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Prices Rising to a Possible Peak? A Closer Look at the Numbers

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home_prices_rising_object_coinsIn July, U.S home prices continued to increase, according to the latest S&P/Case-Shiller Home Price Index. On a year-over-year basis, home prices grew by 12.4 percent in July, the fastest annual pace since February 2006, at the height of the housing bubble. While this is good news for housing, a closer look reveals that while prices are still accelerating, the rate is decelerating; the July increase was a modest 1.8 percent, the smallest monthly gain since March.

A decelerated growth was seen in 15 out of the 20 cities tracked. The 20-city composite grew a shy 0.6 percent from a month earlier, a notable difference from the 0.9 percent gained in June and the 1 percent gained in May.

“Since April 2013, all 20 cities are up month to month; however, the monthly rates of price gains have declined,” said S&P Dow Jones Index Committee Chairman David Blitzer, in a recent release. Blitzer continued by stating that “the rate of increase may have peaked.”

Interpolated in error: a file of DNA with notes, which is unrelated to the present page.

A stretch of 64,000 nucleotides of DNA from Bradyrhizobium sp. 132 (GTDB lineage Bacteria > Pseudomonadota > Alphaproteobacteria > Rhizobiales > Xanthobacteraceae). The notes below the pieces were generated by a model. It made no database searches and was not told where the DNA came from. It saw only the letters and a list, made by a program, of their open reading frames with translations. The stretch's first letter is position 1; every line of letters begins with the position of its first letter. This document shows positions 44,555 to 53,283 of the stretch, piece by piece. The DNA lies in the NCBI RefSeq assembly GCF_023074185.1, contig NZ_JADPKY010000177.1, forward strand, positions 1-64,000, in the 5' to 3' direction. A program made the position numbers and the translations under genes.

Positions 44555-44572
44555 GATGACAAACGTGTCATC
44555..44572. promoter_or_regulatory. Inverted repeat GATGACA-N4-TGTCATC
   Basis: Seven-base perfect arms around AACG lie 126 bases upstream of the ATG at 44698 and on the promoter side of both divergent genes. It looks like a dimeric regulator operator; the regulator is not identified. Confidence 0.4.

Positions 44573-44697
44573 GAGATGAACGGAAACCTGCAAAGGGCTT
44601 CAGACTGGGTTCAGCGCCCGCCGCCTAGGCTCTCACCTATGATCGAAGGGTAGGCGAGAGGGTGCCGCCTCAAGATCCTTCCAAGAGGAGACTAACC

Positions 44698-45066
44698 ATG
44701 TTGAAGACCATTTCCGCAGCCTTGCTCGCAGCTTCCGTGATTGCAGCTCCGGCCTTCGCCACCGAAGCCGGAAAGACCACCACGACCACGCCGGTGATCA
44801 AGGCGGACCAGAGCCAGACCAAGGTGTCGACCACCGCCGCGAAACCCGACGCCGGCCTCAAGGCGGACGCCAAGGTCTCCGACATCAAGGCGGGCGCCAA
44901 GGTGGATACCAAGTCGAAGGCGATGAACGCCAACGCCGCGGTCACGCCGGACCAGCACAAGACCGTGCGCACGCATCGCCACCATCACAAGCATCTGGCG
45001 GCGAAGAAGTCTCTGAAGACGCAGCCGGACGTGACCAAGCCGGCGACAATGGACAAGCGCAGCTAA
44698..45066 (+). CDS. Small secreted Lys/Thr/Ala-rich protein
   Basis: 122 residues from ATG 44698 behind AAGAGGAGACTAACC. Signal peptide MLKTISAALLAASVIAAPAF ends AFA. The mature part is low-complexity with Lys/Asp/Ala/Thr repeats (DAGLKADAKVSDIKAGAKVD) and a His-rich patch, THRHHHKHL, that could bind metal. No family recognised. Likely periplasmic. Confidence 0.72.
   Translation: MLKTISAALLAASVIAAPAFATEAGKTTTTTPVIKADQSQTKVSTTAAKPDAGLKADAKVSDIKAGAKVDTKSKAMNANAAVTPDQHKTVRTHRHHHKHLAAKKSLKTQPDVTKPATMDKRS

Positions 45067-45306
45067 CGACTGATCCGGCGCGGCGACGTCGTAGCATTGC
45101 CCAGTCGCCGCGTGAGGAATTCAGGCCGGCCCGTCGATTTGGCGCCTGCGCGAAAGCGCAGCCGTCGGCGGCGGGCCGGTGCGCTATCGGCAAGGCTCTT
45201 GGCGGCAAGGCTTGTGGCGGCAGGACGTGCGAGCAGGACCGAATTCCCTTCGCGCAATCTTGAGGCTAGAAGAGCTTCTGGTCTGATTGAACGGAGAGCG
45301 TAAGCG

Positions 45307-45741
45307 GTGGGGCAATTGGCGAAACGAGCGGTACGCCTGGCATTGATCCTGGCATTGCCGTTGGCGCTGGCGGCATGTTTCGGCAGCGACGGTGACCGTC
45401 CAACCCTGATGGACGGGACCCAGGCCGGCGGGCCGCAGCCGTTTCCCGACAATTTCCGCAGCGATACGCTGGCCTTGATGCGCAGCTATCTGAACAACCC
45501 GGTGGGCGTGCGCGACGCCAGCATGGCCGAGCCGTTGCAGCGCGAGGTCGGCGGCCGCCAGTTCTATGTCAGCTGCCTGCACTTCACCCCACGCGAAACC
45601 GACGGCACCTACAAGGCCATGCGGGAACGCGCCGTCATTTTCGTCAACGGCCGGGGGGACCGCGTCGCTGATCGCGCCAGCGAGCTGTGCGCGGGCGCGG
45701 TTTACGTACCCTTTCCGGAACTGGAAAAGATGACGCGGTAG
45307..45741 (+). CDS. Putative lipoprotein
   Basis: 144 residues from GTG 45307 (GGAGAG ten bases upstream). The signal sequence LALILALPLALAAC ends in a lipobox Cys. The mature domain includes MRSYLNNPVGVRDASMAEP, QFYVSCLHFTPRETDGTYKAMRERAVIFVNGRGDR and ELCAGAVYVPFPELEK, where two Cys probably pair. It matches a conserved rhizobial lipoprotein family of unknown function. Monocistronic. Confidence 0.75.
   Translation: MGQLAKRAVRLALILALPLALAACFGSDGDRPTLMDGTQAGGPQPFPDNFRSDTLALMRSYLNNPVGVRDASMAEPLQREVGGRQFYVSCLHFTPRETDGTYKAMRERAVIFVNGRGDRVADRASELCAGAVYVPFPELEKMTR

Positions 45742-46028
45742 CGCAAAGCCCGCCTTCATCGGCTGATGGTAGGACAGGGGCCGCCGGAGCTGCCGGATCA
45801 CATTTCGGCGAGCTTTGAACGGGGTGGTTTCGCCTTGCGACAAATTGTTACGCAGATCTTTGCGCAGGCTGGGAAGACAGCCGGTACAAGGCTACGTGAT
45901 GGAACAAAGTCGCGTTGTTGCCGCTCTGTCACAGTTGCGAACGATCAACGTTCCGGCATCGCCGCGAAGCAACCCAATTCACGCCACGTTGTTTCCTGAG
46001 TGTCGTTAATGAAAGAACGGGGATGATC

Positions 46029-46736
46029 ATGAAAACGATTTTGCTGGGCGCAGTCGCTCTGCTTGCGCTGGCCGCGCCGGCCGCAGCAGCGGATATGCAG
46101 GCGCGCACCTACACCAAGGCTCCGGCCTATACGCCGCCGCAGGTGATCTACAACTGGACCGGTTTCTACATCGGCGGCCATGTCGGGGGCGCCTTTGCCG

Not all industry professionals agree with the idea of a price peak. “Real estate values have been playing catch up for a while now and the increases in values as measured by Case-Shiller have been unsustainably high,” says Dr. John Tuccillo, Florida REALTORS’ Chief Economist and former NAR economist. “Increases of this magnitude really can’t continue, but that doesn’t mean that they will reverse. Rather, we see positive value changes but at a lower rate. For example, in Florida we appear to be settling into a 4.5-5 percent real increase in values. This is sustainable for the foreseeable future.”

Americans still seem to be in good spirits in regards to home prices. According to a recently released Bankrate report, among households earning between $50,000 and $75,000 per year, some 65 percent surveyed expect prices to rise, 27 percent say they will stay the same and just 6 percent expect prices to fall.

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